All of the majestic themes in his work were present in embryonic form in his formative days as an intellectual. His awakening, so to speak, led him to perceive in simple interactions the “general phenomenon of a ‘public space’” (p. 9). One particular social space (or “learning site”), namely the “political public sphere of a democratic community, plays an especially important role in the integration of citizens” (ibid.). This is so because the “process of public opinion and will formation can function to reproduce a brittle form of collective identity” (ibid.).

Professor Habermas concludes his autobiographical speech by affirming that scholars are also “participating citizens” (p. 10). In the 1950s he joined the “Easter Marches” to protest against nuclear weapons. He took a public stand on the student protest movement of the 1960s, engaged in the public debates on coming to grips with the Nazi past, on Germany’s unification and the Gulf War. He comments: “And since the invasion of Iraq—an action contrary to international law—I have been concerned more generally with the post-national constellation and the future of the Kantian project of establishing a cosmopolitan order” (p. 10). As intellectuals, Habermas says that he and his colleagues cannot ever become cynical.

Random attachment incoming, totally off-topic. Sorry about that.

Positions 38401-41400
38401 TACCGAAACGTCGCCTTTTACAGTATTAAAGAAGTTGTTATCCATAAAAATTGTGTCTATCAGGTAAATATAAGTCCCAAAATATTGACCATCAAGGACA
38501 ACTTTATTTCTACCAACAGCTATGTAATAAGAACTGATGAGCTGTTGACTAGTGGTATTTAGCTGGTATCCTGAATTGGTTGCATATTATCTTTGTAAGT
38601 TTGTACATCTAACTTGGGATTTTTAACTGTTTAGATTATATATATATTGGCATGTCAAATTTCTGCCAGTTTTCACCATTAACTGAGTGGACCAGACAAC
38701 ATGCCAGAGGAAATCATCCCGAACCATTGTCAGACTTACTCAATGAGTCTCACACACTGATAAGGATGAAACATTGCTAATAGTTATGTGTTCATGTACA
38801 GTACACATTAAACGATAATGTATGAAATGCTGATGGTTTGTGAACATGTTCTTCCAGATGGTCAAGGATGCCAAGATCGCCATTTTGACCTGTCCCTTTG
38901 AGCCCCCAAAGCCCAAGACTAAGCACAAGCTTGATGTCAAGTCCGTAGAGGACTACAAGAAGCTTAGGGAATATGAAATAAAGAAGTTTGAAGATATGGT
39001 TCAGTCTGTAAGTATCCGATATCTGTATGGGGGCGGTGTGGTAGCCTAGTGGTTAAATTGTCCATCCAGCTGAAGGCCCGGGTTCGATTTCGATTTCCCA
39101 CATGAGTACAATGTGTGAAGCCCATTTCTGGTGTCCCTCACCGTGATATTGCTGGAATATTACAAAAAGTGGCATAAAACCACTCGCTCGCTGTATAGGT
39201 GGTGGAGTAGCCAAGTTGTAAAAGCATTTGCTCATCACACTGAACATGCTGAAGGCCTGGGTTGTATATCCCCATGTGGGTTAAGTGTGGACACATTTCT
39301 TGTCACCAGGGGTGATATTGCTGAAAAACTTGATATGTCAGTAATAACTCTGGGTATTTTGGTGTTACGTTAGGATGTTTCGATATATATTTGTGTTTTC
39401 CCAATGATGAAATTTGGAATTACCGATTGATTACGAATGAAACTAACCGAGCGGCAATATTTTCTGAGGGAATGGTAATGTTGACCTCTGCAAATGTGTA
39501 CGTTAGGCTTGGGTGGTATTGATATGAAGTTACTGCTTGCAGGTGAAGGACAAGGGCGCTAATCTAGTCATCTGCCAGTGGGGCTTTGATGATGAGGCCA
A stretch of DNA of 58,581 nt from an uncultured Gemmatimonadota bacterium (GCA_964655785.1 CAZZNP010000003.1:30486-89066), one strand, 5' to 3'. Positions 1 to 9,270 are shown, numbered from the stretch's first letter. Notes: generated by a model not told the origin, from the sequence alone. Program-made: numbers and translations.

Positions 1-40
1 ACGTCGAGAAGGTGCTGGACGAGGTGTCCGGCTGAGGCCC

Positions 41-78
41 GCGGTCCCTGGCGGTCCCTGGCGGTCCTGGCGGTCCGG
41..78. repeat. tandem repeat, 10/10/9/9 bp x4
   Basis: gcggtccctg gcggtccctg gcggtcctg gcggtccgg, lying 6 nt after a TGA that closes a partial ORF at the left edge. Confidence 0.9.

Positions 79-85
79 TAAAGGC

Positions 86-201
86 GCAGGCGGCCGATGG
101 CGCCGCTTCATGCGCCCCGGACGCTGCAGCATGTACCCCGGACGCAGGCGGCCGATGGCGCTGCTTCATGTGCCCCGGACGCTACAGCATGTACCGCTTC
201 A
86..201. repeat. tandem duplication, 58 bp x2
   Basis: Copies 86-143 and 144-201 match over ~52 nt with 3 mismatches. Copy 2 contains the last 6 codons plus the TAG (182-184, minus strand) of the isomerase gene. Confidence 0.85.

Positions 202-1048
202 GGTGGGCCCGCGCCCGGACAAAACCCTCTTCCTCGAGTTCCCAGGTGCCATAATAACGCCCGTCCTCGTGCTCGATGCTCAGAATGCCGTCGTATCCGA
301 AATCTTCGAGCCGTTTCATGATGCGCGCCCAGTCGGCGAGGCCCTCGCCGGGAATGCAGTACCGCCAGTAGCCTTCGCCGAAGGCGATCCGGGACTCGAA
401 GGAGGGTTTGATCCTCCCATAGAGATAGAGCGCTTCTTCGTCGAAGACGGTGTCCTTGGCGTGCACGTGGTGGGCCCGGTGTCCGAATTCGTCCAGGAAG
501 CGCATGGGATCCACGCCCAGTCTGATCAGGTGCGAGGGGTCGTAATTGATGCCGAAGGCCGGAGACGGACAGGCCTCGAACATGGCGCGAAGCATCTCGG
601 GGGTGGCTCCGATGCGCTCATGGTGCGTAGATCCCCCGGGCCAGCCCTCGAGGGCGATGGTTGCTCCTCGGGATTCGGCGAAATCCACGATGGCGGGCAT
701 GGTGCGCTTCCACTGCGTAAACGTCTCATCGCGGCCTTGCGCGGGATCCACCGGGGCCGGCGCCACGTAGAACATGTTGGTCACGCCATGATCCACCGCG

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Dr. Michael Welton is a professor at the University of Athabasca. He is the author of Designing the Just Learning Society: a Critical Inquiry.